The EU’s top court on Tuesday put limits on how European spy and security agencies could harvest troves of personal data, but said this could be done under a serious threat to national security.
At the request of the courts in France, Belgium and Britain, the European Court of Justice confirmed that “EU law precludes national legislation” that requires telcos and tech companies to carry out the “indiscriminate retention” of data, a statement said.
However, it does allow for exemptions in cases of “serious threat to national security” or the “fight against serious crime”, under the supervision of a judge or an independent administrative authority.
RELATED NEWS:Oracle-Google Copyright Case Heads To Top US Court
This lifting of the ban would have to be “limited in time to what is strictly necessary,” the court added.
The decision will be closely looked at by privacy activists who fear wide loopholes that would allow unfettered data spying by state agencies.
Data privacy is a highly sensitive issue in Europe, where activists have put the legality of Facebook and other big tech operations into jeopardy over similar concerns.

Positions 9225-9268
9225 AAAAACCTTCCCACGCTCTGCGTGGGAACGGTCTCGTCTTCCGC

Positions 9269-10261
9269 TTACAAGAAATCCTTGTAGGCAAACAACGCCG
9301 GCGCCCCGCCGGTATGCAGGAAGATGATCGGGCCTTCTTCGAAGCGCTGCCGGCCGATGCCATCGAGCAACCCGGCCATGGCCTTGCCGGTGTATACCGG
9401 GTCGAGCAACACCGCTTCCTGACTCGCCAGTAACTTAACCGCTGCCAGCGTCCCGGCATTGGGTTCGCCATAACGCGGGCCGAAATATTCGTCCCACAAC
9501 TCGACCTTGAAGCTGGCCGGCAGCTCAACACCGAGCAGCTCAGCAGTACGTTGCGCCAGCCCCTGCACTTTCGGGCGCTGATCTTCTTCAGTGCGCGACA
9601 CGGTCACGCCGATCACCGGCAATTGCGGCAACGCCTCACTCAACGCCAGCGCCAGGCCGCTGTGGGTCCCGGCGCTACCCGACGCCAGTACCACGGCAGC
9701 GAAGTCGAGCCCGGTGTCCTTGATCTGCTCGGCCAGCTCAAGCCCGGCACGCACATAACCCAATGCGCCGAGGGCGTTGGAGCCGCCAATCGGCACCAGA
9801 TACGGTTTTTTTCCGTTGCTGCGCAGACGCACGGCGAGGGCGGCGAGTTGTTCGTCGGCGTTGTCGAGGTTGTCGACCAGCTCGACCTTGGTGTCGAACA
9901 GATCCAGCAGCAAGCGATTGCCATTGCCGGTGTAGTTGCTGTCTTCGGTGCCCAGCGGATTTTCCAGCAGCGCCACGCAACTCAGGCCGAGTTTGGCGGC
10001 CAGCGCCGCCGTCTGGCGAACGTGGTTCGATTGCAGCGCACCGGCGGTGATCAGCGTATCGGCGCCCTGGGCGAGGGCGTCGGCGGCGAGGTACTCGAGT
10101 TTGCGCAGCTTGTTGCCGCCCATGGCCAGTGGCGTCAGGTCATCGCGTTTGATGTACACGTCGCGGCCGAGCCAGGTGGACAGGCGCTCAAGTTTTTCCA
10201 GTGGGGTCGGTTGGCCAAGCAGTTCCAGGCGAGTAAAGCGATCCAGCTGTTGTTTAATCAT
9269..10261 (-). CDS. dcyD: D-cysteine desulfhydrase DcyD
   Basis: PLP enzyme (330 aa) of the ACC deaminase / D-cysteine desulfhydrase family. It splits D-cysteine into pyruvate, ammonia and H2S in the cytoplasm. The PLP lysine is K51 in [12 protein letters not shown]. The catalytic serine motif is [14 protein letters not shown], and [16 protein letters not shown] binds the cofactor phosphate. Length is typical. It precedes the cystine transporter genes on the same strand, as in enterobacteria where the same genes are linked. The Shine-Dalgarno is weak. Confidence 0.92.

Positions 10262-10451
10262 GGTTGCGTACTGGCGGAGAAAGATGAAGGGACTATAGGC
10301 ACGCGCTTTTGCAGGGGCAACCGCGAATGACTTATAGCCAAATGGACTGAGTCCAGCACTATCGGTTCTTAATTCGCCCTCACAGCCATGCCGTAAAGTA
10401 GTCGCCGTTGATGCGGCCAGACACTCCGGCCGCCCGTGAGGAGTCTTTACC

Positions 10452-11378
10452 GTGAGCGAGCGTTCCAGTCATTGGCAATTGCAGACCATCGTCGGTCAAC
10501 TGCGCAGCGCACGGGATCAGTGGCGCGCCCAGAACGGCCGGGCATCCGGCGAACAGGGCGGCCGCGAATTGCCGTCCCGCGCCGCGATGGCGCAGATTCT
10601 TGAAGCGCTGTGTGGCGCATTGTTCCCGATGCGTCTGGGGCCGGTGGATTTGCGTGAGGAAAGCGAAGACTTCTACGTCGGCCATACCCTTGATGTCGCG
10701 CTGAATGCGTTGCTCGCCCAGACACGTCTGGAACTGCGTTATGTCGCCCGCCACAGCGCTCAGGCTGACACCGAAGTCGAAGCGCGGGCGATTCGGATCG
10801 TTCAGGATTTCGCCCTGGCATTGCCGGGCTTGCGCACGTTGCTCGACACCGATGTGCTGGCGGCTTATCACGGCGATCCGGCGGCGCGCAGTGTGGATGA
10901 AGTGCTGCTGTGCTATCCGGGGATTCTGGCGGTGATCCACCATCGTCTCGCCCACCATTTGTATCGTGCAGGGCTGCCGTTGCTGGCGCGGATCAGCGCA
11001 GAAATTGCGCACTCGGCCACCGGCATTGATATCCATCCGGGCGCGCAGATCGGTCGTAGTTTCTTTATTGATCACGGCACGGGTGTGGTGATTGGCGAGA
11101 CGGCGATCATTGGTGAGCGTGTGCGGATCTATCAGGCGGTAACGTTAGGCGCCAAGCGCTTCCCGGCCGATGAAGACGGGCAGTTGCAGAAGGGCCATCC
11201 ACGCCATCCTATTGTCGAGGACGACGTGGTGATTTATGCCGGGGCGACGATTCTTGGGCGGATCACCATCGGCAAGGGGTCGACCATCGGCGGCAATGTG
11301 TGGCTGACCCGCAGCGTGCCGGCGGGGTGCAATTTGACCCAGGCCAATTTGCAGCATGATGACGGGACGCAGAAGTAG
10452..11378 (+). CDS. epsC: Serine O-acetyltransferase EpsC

The legal onslaught began after revelations by Edward Snowden of mass digital spying by US agencies that also revealed cooperation with Washington by the UK’s spy agencies.
The mass harvesting of data is a central part of anti-terror laws passed in several Western countries in the wake of September 11 and other attacks.
Watch Leakblast TV channel from around the world
SUPPORT LEAKBLAST JOURNALISM OF INTEGRITY AND CREDIBILITY
Good journalism costs a lot of money.
For continued free access to the best investigative journalism in the country we ask you to consider making a modest support to this noble Endeavor.
By contributing to LeakBlast, you are helping to sustain a journalism of relevance and ensuring it remains free and available to all.